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Don’t you break into like, a billion homes a year?

The Christmas Chronicles
(2018)

(SPOILERS) Tis the season to be schmaltzy. Except, perhaps not as insufferably so as you might think. The Christmas Chronicles feels very much like a John Hughes production, which is appropriate since it's produced by Chris Columbus, who was given his start as a director by Hughes. Think Uncle Buck, but instead of John Candy improving his nieces and nephew's lives, you've got Kurt Russell's Santa Claus bringing good cheer to the kids of the Pierce household. The latter are an indifferent duo, but they key here is Santa, and Russell brings the movie that all important irrepressible spark and then some.


Santa Clause: I don’t go ho-ho-ho. That's a myth.

Bizarrely, this was dreamt up by David Guggenheim (Safe House, Designated Survivor, the forthcoming Bad Boys for Life) before being scripted by Matt Lieberman (various upcoming reboots including The Addams Family, Scooby Doo and Short Circuit, so I'm guessing, if he isn't feeling creatively fulfilled, his bank balance is providing the necessary solace). Maybe it featured more torture and heavy artillery in concept form?


Although to be fair, while you couldn't remotely suggest The Christmas Chronicles is hard-hitting, and works scrupulously to prove the point during the third act, it does allow the odd icicle of cold, harsh reality to intrude, common to many a chestnut-roasting, moral-spouting Christmas classic (not that this is a future one). An opening montage of festive camcorder footage charts the period from 2006 to 2017, upon which we discover this is the Pierces' first year without dad (Oliver Hudson). He was a fireman, while mom Kimberly Williams-Paisley – I can see she's barely been out of work since, but for me there's a near direct jump between Father of the Bride and this; well okay, maybe Father of the Bride Part II – is a nurse. Could there be a more socially upstanding couple?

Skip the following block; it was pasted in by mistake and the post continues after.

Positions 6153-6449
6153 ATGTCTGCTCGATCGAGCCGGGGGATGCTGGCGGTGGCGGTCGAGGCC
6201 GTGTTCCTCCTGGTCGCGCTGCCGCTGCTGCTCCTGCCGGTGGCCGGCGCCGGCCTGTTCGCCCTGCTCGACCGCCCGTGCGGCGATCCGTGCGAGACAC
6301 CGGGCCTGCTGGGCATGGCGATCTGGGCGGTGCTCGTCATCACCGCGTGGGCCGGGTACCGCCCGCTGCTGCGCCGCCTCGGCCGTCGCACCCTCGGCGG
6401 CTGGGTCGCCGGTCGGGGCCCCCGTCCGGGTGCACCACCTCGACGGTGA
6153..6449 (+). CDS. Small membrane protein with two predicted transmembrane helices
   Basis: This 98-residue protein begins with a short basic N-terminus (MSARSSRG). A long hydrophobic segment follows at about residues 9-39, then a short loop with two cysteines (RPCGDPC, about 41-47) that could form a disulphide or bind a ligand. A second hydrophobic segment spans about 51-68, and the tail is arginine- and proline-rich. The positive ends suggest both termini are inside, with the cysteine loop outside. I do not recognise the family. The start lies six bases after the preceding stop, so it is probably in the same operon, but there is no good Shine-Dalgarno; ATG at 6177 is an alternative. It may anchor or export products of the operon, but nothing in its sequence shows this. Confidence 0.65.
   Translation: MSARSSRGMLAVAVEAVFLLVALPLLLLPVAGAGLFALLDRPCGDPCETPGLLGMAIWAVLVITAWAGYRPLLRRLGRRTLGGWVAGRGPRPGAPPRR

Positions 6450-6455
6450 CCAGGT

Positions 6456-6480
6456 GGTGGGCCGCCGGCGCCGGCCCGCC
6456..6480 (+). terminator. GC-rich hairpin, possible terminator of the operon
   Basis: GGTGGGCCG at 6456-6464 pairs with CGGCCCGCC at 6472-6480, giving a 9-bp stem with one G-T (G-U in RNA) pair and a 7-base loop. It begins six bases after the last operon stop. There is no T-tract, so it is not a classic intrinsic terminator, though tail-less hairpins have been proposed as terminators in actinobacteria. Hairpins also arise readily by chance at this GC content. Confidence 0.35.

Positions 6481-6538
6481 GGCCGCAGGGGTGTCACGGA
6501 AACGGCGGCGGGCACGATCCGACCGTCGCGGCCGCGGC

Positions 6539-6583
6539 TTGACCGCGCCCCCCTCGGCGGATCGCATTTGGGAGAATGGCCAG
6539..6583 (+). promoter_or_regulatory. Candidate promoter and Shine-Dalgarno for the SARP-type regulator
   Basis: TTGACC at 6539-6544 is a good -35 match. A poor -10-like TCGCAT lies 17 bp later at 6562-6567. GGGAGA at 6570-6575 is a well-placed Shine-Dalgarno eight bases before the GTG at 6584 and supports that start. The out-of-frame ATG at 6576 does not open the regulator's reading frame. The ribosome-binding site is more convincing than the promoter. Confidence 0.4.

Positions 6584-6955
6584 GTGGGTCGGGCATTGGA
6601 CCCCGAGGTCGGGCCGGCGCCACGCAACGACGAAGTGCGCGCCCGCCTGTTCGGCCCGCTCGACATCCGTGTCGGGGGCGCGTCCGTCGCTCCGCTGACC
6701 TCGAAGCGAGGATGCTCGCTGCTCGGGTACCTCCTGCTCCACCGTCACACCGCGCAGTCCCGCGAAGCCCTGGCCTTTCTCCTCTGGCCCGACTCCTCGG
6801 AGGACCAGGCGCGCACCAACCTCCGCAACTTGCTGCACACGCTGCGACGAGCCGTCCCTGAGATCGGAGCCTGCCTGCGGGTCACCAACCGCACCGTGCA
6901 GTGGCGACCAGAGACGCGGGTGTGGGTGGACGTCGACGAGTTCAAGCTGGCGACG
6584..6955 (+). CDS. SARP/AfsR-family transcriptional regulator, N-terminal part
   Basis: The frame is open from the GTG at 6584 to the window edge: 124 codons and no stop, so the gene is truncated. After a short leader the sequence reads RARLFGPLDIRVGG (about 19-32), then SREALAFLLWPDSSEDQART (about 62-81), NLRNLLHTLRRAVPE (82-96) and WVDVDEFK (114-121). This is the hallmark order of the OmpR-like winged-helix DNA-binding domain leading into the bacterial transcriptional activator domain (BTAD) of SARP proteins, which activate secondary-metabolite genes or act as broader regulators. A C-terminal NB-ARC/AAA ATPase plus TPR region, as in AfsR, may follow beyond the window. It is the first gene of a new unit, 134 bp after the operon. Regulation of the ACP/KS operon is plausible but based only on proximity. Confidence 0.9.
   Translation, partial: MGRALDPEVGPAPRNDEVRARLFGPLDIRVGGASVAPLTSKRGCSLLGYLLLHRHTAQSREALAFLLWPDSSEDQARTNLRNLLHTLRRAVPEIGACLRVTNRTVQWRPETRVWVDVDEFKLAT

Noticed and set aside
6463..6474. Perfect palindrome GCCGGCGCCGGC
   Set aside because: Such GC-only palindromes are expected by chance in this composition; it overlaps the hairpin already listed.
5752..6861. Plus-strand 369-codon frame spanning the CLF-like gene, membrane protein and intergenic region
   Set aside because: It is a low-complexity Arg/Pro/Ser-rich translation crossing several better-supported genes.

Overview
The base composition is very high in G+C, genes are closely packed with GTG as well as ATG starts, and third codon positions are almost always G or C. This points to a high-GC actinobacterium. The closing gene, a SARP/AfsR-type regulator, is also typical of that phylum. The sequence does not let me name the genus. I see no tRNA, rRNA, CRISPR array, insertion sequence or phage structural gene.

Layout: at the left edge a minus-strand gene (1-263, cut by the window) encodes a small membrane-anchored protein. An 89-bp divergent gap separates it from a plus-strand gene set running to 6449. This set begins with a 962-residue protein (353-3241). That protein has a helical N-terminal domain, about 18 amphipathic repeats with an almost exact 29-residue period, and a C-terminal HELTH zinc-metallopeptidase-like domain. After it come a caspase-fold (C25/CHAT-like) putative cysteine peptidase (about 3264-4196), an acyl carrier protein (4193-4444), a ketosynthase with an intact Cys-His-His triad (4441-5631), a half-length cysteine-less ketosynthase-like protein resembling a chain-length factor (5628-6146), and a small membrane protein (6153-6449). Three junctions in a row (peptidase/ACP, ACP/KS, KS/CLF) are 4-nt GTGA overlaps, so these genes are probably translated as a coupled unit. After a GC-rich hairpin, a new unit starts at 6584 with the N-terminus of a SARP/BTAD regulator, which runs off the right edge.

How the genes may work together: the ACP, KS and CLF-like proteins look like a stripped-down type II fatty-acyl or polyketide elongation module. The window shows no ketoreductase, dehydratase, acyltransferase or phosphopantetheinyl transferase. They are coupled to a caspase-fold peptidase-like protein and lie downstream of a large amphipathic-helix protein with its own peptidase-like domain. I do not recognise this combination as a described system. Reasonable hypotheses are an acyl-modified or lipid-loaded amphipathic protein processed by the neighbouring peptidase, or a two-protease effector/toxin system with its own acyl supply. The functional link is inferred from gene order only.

Teddy (Judah Lewis, young Johnny Utah in the shameful Point Break remake) is the oldest Pierce sibling, and a massive shit to little sister Kate (Darby Camp, young Patti in The Leftovers, which is more of a claim to fame, as is her role in Big Little Lies). Given how incorrigibly winsome Kate is, one might see this as entirely reasonable, but no, he is a shit, and what's more, he refuses to put up the Christmas tree and engages in car crime. What kind of terror won't put up the tree? He has it coming. Of course, he was a good lad only a year earlier, wearing the kind of Christmas sweater only a child bound for a life behind bars would. It was dad dying what done it, so while it's nice 'n' all that he rediscovers his inner nature, it's unfortunate that he had to become entirely anodyne with it.


Teddy: Don't you break into like, a billion homes a year? I mean, technically that's illegal too.
Santa Claus: Fair point.

The dynamics of their ending up in Santa’s sleigh are as unlikely as a ten-year-old still believing in the big guy, but as soon as Russell enters the scene, the picture peps up. He's an absolute blast, refusing any impetus to twinkle or offer flavourless inanities. This is clearly tailor made for Kurt, who gives it his best singing voice (he was Elvis, after all) and is more Jack Burton in drawl (although Santa isn't a doofus like Jack) than David Huddleston or Sir Dickie (and thank goodness for that). He takes exception to be illustrated as a "big fat slob" ("Yeah, well, billboards add eighty pounds, Freddie") and claims not to say "ho ho ho" until he does.